The huzzahs, hurrahs, and associated fanfare from this week’s launch of the Tiny Poetry Society and twitku contest have died down to a dull roar. In this rare moment of silence, I discovered the other twitku.

[Cue Hitchcockian violin flares].

Twitkucom_screenshot_2

TwitKu is "a simple web app that lets you monitor the social networking sites, like  Twitter, Jaiku and Pownce, on a single page," a self-described social networking mashup. The site’s tagline is REFUSE TO CHOOSE.

This news prompted a visceral reaction that can best described as fire-in-the-belly meets fierce-mama-bear. My cubs are in danger! My fledgling twitku poets! Virtual loins girded, armed to the teeth with witty repartee, I sallied out to defend our poetic ground. For honor! For Keats! For Byron! For blog and country! My first impetuous thought was to issue a sternly-worded cease and desist letter to the encroaching TwitKu.com hordes. But, given my total lack of jurisprudential knowledge, I feared that such a tack would put our case (case? what case?) on shaky legal ground. Second thoughts, like middle children, are usually more sensible. My second thought was to employ the Olive Branch Gambit. I penned the following email to Doug Nakakihara, TwitKu’s creator:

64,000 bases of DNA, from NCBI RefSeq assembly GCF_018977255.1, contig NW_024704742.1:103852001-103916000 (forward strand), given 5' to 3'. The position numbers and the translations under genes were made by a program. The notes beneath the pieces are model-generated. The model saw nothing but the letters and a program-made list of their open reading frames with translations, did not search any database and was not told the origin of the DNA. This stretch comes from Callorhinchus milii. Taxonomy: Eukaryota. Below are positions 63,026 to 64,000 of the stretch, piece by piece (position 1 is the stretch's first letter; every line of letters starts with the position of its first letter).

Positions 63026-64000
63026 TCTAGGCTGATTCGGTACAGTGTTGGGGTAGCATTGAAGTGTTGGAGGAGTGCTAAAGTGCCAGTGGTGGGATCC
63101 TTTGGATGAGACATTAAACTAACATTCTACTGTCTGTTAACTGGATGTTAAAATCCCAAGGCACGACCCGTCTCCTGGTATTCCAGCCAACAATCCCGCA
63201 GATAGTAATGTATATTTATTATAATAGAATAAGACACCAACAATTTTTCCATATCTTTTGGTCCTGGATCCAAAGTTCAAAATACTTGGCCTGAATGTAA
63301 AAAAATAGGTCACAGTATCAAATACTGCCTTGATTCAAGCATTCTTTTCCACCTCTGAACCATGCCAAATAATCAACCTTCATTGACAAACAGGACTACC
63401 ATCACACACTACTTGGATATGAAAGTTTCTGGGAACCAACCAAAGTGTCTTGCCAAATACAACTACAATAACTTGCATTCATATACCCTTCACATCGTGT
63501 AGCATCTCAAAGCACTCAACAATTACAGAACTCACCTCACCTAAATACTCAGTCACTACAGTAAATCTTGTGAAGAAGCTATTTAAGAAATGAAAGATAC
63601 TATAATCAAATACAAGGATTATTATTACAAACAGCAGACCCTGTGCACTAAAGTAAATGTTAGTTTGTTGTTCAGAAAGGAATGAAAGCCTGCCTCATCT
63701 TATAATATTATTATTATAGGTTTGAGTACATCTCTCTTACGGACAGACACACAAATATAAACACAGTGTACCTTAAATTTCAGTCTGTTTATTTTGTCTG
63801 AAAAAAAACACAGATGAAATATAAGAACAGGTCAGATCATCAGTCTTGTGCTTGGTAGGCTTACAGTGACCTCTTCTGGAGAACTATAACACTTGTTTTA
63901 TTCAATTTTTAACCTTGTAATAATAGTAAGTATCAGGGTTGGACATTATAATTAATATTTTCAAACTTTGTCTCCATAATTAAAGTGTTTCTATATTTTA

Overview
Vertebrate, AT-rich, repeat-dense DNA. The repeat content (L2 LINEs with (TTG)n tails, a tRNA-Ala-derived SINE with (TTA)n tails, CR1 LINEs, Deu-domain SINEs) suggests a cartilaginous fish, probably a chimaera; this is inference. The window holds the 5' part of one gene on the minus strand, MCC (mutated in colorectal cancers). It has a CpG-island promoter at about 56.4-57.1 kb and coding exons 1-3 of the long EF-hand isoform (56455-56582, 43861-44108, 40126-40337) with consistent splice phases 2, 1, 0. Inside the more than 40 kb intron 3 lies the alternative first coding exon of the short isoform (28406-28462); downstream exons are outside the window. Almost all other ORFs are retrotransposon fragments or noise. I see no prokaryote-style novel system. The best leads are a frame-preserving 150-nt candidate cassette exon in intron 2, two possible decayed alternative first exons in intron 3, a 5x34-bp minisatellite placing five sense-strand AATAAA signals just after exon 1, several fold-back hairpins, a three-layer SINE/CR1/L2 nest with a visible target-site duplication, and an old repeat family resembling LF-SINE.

Doug,

It’s a small world. A tiny world, in fact. I just discovered the mashable wonders of twitku.com. Nice work.


Were
you aware that there is also a growing grassroots movement around a new
Twitter-inspired poetic form called a twitku? Tthink of it as a
micro-haiku. Three "lines" of 5, 7, and 5 characters each (line breaks
are indicated by slashes), mirroring the classic haiku proportions but
in miniature. Interest in exploring the twitku form is such that I’m
hosting an informal weekly contest on my blog.

Glad to have discovered the intersection of our twitku world and
yours. In the spirit of twitku-llaboration, I offer you this twitku:

share/&d share/alike

Cheers.

Doug’s gracious reply came back minutes later:

Very interesting Scott. Thanks. Good luck
with our project.

And with those nine simple, resonant words, the armistice was signed. Stand down, Tiny Poetry battalions! Beat your arms into poems! Pax poetica!

Note, gentle reader, that Doug called it OUR project, not YOUR project. I’m impressed by Doug’s sense of humor, generosity, and collaborative spirit. Maybe we should start a tiny poetry thread on the TwitKu.com forum. The list of possible collaborations is long, and the future of tiny poetry mashups is bright. Meanwhile, if you’re a fan of Twitter, Jaiku, or Pownce, I encourage you to check out TwitKu.com and say hello to Doug.

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